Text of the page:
Live Review: Right Hand Left Hand, Stearica, Pocket Apocalypse & A Pig Called Eggs at JT Soar – 27th May 2016

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JT Soar
Bands:
Right Hand Left Hand
Stearica
Pocket Apocalypse
A Pig Called Eggs

Venue: JT Soar, Nottingham, England, UK
Promoter: Buttonpusher

 
 
 
 
 
 
 
 
 

Nottingham’s JT Soar is one of the UK’s most interesting venues. Formerly a fruit and vegetable house, the now-DIY gig venue and recording studio is a haven for unearthing some of the best new talent.

The gig itself, hosted by Marty Toner from Nottingham-based math-rock trio Alright The Captain, runs alongside the folk at ArcTanGent, helping to shine light upon some of the best left-field rock music. It’s a once-a-month ordeal, inhabiting the moniker Buttonpusher. Previous line-ups have involved such top-brand names Poly-Math, Cleft, Cheap Jazz, Irk and Bear Makes Ninja.

First up tonight were Telford’s A Pig Called Eggs, an eccentric trio whose songs were sensationally multi-faceted, bizarre, and – eloquently put – slightly fucked-up. All in the best way, of course, as the threesome seamlessly moved from witty lyrical content to groovy, jumping riffs. Frontman Duncan Cooper’s shy persona still possessed charm in delivering Mclusky– and Future Of The Left-esque spoken-word vocals, and the rhythm section’s Blakfish riff infatuation was tightly supportive. An enjoyable set slabbed with great showmanship, A Pig Called Eggs were a great introduction to the night’s beginnings.

Next up were not-so-aptly named alternative rock quartet Pocket Apocalypse. Delivering a set of confidently written songs, the band never hit the moody dystopia their name implied. Despite standout moments that came specifically from the rhythm section, frontman Nick Jones’ vocals often left a lot to be desired, with some of the falsetto and passionate wails coming across overpowering and unsustainable. The instrumental tracks also tended to lack solidified structure, with climaxes coming too late and crescendos accumulating weakly. Although the band still had a way to go with finding their winning formula, the tight musical chemistry and well-implemented pop tendencies that the four-piece showcased was enough to impress many.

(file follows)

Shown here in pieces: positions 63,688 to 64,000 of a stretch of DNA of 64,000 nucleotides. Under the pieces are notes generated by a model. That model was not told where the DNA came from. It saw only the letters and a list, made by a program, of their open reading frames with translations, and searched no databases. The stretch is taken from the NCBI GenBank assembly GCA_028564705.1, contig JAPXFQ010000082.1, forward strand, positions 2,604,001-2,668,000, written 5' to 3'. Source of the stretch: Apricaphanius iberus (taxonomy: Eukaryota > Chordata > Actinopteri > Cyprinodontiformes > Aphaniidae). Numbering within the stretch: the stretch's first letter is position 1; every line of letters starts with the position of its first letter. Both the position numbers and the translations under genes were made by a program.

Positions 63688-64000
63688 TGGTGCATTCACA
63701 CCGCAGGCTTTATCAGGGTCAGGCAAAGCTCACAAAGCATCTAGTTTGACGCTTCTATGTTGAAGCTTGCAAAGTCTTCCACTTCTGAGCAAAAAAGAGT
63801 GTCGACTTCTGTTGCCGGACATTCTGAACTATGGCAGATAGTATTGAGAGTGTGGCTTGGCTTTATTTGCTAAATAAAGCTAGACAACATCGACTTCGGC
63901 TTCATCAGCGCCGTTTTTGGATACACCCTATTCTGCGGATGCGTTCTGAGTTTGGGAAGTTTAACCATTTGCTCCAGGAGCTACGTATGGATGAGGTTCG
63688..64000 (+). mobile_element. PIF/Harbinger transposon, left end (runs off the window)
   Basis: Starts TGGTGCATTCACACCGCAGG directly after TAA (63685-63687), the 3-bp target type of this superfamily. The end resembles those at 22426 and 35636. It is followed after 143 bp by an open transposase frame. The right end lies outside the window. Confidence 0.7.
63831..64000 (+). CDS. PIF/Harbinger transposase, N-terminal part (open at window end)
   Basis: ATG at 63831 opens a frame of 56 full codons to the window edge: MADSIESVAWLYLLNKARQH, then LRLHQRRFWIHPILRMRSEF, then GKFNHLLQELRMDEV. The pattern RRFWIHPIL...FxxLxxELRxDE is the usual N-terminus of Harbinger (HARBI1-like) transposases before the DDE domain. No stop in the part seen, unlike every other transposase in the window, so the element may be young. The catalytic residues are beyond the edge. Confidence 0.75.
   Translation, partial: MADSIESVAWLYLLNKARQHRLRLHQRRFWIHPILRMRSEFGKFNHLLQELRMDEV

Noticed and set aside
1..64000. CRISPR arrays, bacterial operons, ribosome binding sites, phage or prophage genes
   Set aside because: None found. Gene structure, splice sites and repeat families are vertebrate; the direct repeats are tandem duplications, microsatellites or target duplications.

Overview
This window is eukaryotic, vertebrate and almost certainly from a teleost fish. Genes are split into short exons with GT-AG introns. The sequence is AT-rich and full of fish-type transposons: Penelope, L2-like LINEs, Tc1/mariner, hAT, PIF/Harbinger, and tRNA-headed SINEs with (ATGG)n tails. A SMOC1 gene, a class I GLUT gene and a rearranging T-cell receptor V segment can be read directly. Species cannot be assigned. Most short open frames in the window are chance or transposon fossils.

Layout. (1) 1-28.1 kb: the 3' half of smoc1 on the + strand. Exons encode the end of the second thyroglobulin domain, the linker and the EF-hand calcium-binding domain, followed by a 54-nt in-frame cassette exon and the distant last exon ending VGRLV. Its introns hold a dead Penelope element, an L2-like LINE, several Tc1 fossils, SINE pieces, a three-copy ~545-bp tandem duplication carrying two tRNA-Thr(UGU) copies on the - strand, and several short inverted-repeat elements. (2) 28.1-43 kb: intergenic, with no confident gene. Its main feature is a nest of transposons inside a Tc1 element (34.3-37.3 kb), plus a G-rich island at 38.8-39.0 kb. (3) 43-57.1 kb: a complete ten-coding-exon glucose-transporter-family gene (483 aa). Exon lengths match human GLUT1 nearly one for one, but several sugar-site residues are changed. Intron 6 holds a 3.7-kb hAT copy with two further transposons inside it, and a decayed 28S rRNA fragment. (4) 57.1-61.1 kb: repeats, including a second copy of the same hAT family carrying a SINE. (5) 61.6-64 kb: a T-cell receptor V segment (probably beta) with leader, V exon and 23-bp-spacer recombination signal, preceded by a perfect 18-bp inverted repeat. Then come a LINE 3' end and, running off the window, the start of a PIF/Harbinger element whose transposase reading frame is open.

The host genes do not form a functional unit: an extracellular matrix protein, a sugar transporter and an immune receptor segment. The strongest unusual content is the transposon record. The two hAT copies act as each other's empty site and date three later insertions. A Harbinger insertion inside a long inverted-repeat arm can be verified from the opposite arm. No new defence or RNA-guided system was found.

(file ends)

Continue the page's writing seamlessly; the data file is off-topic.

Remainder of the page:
Italy’s instrumental art-rock veterans Stearica were next to play within the old potato factory’s walls. Delivering their texturally complex, dark and sullen take on rock, the trio’s set was anthemic and powerful. Layered and off-kilter guitar parts and driving bass accompanied grounded drums that presented a set was that too short to do their music justice. A complete tour-de-force of showmanship and dynamics, the unfortunately small crowd was left in awe.

Loop-rock duo Right Hand Left Hand were last to perform, bringing with them three pedalboards, two guitars, a drum set and a couple of Welsh accents. Kraut in parts, the simplistic looped riffs were concentrated with angular leads and harmonised melodies. Although a lack of variety meant that some songs became repetitive, the duo were never too far from an interesting riff to mix things up. Right Hand Left Hand weren’t anything ground-breaking or fresh, but also weren’t a band trying to be anything of that calibre. It was honest rock music thriving in a post-rock scene that is arguably one of the most welcoming musical cultures in the UK. It was purely entertaining and fun, without any of the unnecessariness that comes along with math-rock’s somewhat overly gratuitous ways.

Once again, Nottingham proves itself as a city that promotes DIY musical culture like no other. Despite the gig’s low turnout, the friendliness and good vibes of a Buttonpusher gig are unmatched, as everyone chatted, drank and bobbed their heads in a manner that sang the highest of praise for the bands on show. A Pig Called Eggs humoured, Pocket Apocalypse entertained, Stearica unnerved and Right Hand Left Hand finished the night’s proceedings in good taste. As another success to celebrate the math-rock scene, it looks like it looks like next month’s show will be highly anticipated.

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About Author

Obsessive music listener, tea-drinking fanatic, musician, and multi-instrumentalist. I like big choruses and chord sequences that make me go "ooh, that's tasty". I also like really naughty, nasty sounding stuff that makes me throw that face that's like "that's disgusting, but I like it". Living in Nottingham and missing Yorkshire every day.

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